and we'll have to work close towhere the high dense population center is or

(10:48):
take public transportation, and it'll allbe a nirvana and everything. They don't
understand the concept of people maybe wantingto be able to leave at some point,
to get out of that particular communityor environment, even for maybe a
few hours or a few days.It just it sounds like it's so much
hostage taking in a way. Well, they are trying to accomplish these climate

(11:09):
change goals at the same time they'retrying to fix the housing problems that we
have with affordable housing, and Idon't think the two really need to go
together. Let's fix affordable housing andlet the Green Cincinnati plan, you know,
sit there and gather dust like itought to. All Right, fix

(11:30):
affordable housing sounds simple. Yeah,how does one actually in your mind?
Todd, what's a proposal that webetter solve the problem that we have right
now of affordable housing. Well,it's affordable housing is the holy grail of
you know, major cities, andin Cincinnati, I think that you need
to look at the neighborhoods like theWest End, like Lower Price Hill,

(11:52):
East Price Hill. I don't knowso much about the East Side, but
you need to look at those communities. And if you go back, I
can look at the record. Thecity voted down a zoning proposal in March
of twenty two that was introduced byLiz Keating. They voted that down.
But if you look at the recordand all of the input that coming from

(12:13):
the community councils and the residents ofthe cities, there are tons of recommendations
and suggestions in that record that asfar as I can tell, in this
Connected Communities proposal, that none ofthose are answered, and so there are
solutions out there. If I thinkthe city leaders would just listen to the

(12:33):
people in the communities, well,I note the West Price Hill in your
op EDPCE you pointed the West Brycesal community Council almost voted to oppose the
plan. They were given assurance bycouncil members Jeff cameroning and I'll be that,
well, we'll still be open forcommunity input. In other words,
you'll be able to tell Todd,you'll be able to answer ask these questions

(12:56):
and they'll be answered before we voteon it. Well, the community council,
there's an update there. They votedto oppose it. Oh they did.
Westwood is opposing it. I'm sureEast Price Hill is opposing it.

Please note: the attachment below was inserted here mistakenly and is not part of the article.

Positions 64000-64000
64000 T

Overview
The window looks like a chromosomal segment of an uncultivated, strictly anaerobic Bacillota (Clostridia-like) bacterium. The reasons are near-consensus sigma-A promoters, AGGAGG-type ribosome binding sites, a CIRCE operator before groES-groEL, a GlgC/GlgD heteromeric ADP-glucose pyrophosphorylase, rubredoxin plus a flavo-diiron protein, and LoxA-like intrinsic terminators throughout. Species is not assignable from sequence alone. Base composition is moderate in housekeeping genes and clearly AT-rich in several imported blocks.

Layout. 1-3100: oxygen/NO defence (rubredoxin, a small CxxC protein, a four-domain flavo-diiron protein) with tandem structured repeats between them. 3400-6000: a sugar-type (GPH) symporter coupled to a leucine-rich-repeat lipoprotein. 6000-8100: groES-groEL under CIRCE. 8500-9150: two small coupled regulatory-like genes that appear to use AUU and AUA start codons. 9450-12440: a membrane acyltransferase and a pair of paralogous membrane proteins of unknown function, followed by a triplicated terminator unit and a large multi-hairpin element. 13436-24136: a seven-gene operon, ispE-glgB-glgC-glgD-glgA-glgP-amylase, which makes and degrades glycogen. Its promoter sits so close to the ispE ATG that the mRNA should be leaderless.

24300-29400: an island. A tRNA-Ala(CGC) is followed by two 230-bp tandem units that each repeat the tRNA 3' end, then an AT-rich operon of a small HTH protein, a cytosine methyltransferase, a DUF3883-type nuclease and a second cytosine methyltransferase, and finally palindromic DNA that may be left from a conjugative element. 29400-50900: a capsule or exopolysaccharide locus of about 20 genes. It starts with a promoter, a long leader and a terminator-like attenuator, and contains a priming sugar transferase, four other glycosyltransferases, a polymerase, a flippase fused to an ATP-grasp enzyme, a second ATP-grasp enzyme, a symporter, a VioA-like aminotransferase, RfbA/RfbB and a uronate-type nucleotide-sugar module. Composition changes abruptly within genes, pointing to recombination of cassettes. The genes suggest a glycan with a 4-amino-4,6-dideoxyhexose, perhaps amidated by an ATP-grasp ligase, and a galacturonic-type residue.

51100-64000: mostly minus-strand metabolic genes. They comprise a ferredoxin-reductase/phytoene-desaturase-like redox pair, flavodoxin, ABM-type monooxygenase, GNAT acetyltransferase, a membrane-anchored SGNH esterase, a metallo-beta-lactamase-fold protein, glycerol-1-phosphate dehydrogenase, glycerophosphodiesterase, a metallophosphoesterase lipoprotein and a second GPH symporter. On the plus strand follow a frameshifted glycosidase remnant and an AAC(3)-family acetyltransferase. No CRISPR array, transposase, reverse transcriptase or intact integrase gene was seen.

But the the bill itself, youknow, they have this website. It's
very well done, probably very expensive. You go on the website and you'll

(13:16):
try to look at the ordinance thatthey're proposing. It's one hundred and forty
eight pages long. Oh jeezuz,and it is all it is is edits
to the current zoning ordance, soyou can't really follow exactly what they're doing.
Yeah, you have to have theunderlying ordinances to understand the changes they're
going to make. This is likeso many legislative un bills that are packed

(13:37):
exactly and I'm kind of into thisand it was like intimidating to me to
try to look at that and figureout what it was doing. And that
supposedly is transparency. The the idea, the idea that they didn't tell the
public that this is a controversial issuein cities across the country is called up

(13:58):
zoning. Here are some some ofthe downsides. The downsides like it's led
to gentrification in some cities, thereare strains on the infrastructure like water and
sewer are it contributes to parking shortages. And if you look at what's going
on in these other cities and thereports, they're all over the place.
It's really not a tried and truesolution here. Well, I suspect,

(14:24):
and going back to your hypothetical,you go to any given area where they've
got a vacant lot, and thisupsetting allows them to build say ten unit
building in it, the individual homeowner that's in that same neighborhood's home will
decrease in value rather precipitously. Iwould think so. And in West Price
sal for example, the median salesprice in West Price Sill decreased last year

(14:50):
from the previous year, and Cincinnatias a whole, the median sales price
for homes increased almost sixteen percent.So terms of affordable housing, I don't
think West Price Hill has a problem. Apparently not. Todd's inzer. It's
a pleasure talking with you. Thanksfor staying up on this. You're op
ed piece and the acquire city leadersdoing a sales job on proposed zoning reforms.

(15:11):
I have a feeling it's not thelast we're going to hear from you
or others on this particular proposal.Looks like the Mayor wants to get it
passed before the council adjourns in June, and it could have a profound impact
on communities throughout the city of Cincinnati, and from what I've learned today,
probably not a positive one. Todd, Thanks for doing the laboring or work
on this. I always appreciate withmy listeners and folks like you're out there

(15:31):
doing that all right, Thank you, Brian, Stay strong my friends,
seven twenty six. Right now,Christopher Smithman, the Smither event coming up
next. It's time for a wordfor my friends at Colin and congratulations to
Colin Electric celebrating twenty five years inbusiness, doing a great job. For
all my listeners out there for residentialelectric work, they are the ones that